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What Is Pain?

Pain, is it what you think?

We take a bio-psycho-social approach to pain management, meaning that we don’t just look and work with your physical pain. We work with you as a complete person, and so we also consider the psychological and social aspects of your chronic pain.  

 

The bio-psycho-social model of pain is a way of understanding pain that takes into account the interaction of biological, psychological, and social factors.

1. Biological

This aspect considers the physical aspects of pain, such as injury or inflammation. It involves understanding how the body's tissues and nerves may contribute to our experience of pain.

2. Psychological

Pain is a physical and emotional sensation; it can also be influenced by our thoughts, and behaviours. Psychological factors, such as stress, anxiety or depression can amplify the sensation of pain, and prevent recovery

 

3. Social

Our social environment plays a role in how we perceive and cope with pain. Cultural, family, work and societal influences can impact our experience of pain and our ability to recover.

How long I have Struggled with Pain, and Why it Matters.

 Pain is best defined by how long we have experienced it, and not defined by how severe it actually is. The terms acute, sub-acute, and chronic pain, defines how long the pain has been present. It is important to understand the difference between these three classifications,  as three subtypes are not the same and each requires a different approach, although the treatment and advice that is  given  in routine usual care are  often the same.

Hand Drums

Acute Pain

Acute pain, is the term used to describe how long we have suffered with pain, not how intense the pain actually is. Acute pain is a signal that the mind and body have detected a threat to bodily safety and we need to act to protect ourselves. The acute pain stage lasts up to six weeks from the point when it started.

Upset Stomach

Sub-Acute Pain

Sub-acute pain lasts from six to twelve weeks. During this time we find that the pain is creating more interference in our activities of daily living, including sleep. It can start to wear us down and impact on our mood and relationships.

Taking a Break

Chronic Pain

Chronic pain describes pain that lasts or recurs for more than twelve weeks. By this stage the tissue has usually healed, but the brain hasn’t turned off the warning

system. Why? Because the brain still believes we are in danger, but the threat may now come from our emotions and thoughts about anything that we are uncertain

about, or feel threatened by, including pain! At this point just dealing with the biological or structural issues is usually insufficient to allow us to fully recover.

The main obstacles to recovery from chronic pain are psychosocial, not biological.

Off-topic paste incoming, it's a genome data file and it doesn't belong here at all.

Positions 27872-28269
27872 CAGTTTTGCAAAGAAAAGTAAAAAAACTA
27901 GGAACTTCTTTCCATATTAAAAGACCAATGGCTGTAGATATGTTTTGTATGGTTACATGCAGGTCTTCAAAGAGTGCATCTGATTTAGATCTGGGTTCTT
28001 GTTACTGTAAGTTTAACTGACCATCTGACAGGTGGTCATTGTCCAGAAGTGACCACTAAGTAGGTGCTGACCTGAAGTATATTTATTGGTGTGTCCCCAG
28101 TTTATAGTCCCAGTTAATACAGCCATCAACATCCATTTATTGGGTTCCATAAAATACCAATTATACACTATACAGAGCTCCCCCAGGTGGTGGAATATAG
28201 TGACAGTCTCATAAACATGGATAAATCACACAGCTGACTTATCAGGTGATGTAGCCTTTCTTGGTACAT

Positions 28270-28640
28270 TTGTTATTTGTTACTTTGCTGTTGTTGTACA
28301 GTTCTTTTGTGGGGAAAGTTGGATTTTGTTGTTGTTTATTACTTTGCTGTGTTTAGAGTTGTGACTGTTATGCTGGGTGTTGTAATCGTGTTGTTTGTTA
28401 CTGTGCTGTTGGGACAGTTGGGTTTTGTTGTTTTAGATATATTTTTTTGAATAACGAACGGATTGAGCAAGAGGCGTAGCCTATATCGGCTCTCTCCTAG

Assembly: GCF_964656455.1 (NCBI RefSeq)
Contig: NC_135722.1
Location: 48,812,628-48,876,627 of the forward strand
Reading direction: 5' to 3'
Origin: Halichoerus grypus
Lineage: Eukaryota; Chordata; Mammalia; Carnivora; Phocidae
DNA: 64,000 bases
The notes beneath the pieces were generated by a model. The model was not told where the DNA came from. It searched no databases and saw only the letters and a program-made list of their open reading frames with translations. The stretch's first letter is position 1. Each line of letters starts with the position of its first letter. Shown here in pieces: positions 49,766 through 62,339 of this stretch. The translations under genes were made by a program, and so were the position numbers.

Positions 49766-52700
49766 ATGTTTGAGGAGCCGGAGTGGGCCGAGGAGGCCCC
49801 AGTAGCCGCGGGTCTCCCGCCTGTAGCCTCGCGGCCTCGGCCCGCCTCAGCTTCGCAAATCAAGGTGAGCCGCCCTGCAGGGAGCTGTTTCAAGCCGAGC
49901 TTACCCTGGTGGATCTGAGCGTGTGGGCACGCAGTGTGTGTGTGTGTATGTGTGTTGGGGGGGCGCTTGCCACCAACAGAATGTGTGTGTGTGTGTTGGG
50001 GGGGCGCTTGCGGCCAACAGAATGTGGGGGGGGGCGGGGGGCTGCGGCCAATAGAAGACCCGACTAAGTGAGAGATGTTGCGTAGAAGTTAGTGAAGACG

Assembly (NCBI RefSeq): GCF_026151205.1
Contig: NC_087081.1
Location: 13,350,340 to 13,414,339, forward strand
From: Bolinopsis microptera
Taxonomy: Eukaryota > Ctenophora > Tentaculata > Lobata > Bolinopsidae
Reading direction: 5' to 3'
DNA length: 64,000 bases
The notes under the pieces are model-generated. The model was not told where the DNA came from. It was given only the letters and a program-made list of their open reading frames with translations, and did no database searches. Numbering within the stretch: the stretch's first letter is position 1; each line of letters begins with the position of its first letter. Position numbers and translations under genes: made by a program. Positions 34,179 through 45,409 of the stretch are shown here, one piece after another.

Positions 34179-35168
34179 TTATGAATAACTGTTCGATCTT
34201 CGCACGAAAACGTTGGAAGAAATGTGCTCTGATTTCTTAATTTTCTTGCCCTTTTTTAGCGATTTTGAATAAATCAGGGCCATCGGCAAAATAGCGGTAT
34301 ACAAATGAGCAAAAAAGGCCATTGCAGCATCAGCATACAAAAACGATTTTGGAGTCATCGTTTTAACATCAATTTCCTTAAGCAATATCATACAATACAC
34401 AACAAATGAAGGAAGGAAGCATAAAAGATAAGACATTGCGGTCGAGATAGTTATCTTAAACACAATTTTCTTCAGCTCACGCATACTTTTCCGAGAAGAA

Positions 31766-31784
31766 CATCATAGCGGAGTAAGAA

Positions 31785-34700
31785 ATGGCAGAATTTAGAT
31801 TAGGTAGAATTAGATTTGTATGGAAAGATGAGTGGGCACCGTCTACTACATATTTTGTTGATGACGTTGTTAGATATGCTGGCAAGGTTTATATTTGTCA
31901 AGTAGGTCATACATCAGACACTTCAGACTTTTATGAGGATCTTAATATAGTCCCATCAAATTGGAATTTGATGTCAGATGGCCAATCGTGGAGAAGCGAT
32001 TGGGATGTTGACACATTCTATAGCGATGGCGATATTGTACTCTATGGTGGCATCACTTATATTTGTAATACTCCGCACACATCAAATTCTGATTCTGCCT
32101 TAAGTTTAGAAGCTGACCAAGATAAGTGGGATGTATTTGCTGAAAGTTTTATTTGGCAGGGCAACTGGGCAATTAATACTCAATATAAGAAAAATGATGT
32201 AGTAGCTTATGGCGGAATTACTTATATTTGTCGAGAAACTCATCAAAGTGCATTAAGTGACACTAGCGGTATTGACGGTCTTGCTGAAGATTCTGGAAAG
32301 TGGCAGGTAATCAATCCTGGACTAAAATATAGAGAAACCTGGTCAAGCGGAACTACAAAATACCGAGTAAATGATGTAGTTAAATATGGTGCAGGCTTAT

Acute, Sub-Acute or Chronic Pai

Dr. Nick Penney

PhD (Musculoskeletal Medicine)

Fellow of the Royal Society of Medicine Pain Specialist

I originally trained as an Osteopath at the British School of Osteopathy in the UK in

1980, practicing in the UK and New Zealand. In 1997 I was a member of the group

that created the New Zealand Acute Low Back Pain Clinical Practice Guidelines. We

were the first country in the world to recognize that what is going on in your life can

have a dramatic impact on recovery from low back pain.

I went on to study the biological, psychological, and social factors that contribute to

our experience of pain and act as obstacles to recovery from pain, at The Centre of

National Research on Disability and Rehabilitation Medicine, at the University of

Queensland and graduating with a PhD in Musculoskeletal Medicine in 2009. During

this time, I was also an expert panel member in the Australian evidence-based

clinical practice guidelines group.

2014-2021 I ran a multidisciplinary pain clinic in Auckland which consistently

produced some of the best patient outcomes of any pain service across New

Zealand and Australia.

Now in private practice, I divide my time between Queenstown and Christchurch,

offering a bio-psycho-social approach to pain which includes several diagnostic tools

and a range of techniques to manage acute, sub-acute and chronic pain.

I also teach mindfulness based cognitive therapy, a first line treatment for

depression and chronic pain.

Further information and patient stories can be found at www.mindfulhealth.nz

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Our Pain Specialist

How Do You Treat Pain?

How Do You Treat Pain?

Our Treatment Approaches for Pain:

Firstly, we need to understand all the many Bio-psycho-social factors that have combined to create the pain, and prevent you from recovering. We then need to create a tailor made individual, stepped care treatment plan. Stepped care means taking as many steps as necessary from your treatment plan in order to recover. The steps include a number of trans-diagnostic, and multi-disciplinary techniques combined into a unique formula for each patient. The steps may include:

  • Neuropsychological pain education -understanding the bio-psycho-social factors

  • Benson Stanley Relaxation Response Exercise

  • Sleep hygiene

  • Paced exercise and use of relative rest

  • Progressive loading of the injured area so as not to trigger further ‘threat’

  • Physical therapy

  • Mindfulness based cognitive therapy (MBCT)

  • Acceptance commitment therapy (ACT)

  • Mindfulness based stress reduction (MBSR)

  • Mindfulness for children and adolescents

  • Medication optimisation (in conjunction with your GP or medical specialist)

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